There is a significant advantage for me as a pastor when I offer business coaching because it allows me to take a more holistic view of business. In other words, I am not just concerned with helping a small business owner achieve financial profit. Rather, I am more concerned with them achieving a profitable life – family, friends, community, mental and spiritual health. I know that money doesn’t guarantee long-term happiness. Once the euphoria of “making it” wears off, you will have to face the fact that life is still pretty tough, especially in the absence of spiritual or mental balance to live effectively with others during those tough times in life.
RRM: What is the number one mistake you see new business owners make that causes them to fail?
As I often say “Clarity Trumps Cash.” Too many newbies stress over the cash when they should be focusing on making sure they have a clear vision, idea or plan. As an angel investor, I am interested in the person who has the clearest idea and plan and can explain it in a way I can understand. I’d rather invest my time and money with a person who has clarity and no cash than a person who has tons of cash and no clarity!
RRM: One of your wealth-building secrets ties into business philanthropy. Can you share a little more about this concept with our readers?
Business philanthropy is really about paying it forward. I think business owners have an obligation to the world around them to give back their time, talent and money. I love social enterprise initiatives, meaning those businesses which are created for the express purpose of creating jobs in the community and developing new business leaders. The fact remains that most Americans work for small businesses with less than 50 employees, so funding new ones should be the priority of the ultra-successful who have the means to do so. Moreover, it’s just get PR to sow your business success into improving the life of others.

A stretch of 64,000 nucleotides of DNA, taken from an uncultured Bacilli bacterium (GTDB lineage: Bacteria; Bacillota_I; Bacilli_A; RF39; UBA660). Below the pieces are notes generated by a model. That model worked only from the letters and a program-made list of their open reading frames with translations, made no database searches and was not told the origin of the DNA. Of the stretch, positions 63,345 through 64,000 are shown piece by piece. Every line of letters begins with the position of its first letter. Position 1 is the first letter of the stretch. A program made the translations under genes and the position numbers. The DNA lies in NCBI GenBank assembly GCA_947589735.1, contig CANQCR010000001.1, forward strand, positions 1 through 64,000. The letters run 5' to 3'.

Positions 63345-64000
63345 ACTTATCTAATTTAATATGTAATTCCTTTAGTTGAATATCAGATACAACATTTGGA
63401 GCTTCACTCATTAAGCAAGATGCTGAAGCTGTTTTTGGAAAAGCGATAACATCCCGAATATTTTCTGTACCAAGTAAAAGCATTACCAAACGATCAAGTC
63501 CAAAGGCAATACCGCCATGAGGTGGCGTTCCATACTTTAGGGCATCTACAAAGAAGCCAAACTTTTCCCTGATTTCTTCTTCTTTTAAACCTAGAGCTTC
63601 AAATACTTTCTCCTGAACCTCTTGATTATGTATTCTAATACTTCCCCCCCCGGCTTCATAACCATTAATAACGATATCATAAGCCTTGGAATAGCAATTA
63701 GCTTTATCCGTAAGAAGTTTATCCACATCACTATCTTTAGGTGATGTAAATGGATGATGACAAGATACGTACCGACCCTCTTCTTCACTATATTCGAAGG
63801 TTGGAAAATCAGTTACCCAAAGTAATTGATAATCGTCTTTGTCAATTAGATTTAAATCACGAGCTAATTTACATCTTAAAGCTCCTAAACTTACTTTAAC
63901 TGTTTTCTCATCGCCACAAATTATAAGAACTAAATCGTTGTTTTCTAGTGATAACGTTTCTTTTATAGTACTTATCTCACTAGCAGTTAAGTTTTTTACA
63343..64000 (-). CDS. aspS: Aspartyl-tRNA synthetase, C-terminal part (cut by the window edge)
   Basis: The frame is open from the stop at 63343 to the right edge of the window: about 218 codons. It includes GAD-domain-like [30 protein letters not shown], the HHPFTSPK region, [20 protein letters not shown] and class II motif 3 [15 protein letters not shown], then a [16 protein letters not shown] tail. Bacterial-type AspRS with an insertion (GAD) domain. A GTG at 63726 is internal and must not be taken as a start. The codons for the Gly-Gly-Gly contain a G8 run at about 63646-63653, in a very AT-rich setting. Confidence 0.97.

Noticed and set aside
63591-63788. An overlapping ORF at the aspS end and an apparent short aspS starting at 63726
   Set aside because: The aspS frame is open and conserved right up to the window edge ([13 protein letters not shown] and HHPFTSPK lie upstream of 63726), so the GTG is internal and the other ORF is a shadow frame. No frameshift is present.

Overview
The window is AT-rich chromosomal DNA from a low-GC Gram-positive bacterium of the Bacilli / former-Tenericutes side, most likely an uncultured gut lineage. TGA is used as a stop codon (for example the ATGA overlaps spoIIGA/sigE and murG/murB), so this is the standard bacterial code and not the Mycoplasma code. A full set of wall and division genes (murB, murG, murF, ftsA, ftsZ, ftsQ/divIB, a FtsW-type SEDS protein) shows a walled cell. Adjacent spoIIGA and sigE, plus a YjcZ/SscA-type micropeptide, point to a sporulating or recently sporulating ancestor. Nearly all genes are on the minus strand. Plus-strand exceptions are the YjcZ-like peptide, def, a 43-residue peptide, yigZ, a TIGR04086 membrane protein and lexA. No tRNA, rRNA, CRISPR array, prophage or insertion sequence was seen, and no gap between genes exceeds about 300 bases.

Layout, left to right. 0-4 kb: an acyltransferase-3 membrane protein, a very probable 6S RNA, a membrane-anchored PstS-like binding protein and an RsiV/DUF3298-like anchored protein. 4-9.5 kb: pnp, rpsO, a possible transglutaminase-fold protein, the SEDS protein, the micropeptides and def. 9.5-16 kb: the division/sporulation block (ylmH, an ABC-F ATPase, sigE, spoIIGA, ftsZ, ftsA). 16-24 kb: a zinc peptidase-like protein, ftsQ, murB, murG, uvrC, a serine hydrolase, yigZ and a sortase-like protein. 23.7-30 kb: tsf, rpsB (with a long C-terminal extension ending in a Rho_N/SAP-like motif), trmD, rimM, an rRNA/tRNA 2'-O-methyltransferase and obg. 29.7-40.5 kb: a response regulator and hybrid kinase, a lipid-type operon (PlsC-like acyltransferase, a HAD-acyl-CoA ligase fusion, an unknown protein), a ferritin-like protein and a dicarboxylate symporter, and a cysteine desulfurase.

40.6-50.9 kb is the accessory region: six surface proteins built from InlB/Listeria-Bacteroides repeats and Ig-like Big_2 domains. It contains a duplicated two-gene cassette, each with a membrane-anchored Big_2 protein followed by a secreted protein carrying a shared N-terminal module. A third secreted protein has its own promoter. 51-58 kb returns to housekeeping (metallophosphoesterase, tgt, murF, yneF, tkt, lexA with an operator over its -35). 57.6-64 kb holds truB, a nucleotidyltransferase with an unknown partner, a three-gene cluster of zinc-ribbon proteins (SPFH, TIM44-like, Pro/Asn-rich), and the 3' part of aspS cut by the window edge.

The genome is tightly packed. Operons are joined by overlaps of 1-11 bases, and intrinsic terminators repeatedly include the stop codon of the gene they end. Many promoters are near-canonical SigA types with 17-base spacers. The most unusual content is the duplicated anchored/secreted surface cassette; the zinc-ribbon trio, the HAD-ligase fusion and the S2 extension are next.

RRM: Starting a new business can be expensive. How can people keep from spending too much of their own capital to get going?
I teach entrepreneurs how to Ask, Ask Well, and Ask Often. Learning the Art of the Ask is the key to attracting OPM – other people’s money!
RRM: Soon, you will offer some bonus content on your website. Can you talk a little more about these videos and what people can learn from them?
I’ve been developing bonus content that complements the book to help entrepreneurs build their life and business. There will be interviews and teachings available on MP3 and video that will provide deeper insights on each of the chapters in my book, 7 Wealth Building Secrets. I’m talking with some of the America’s leading business minds, scholars, executives and entrepreneurs, and making those conversations available as downloadable content to help serious entrepreneurs develop the clarity to attract cash, achieve work-life balance, and so much more.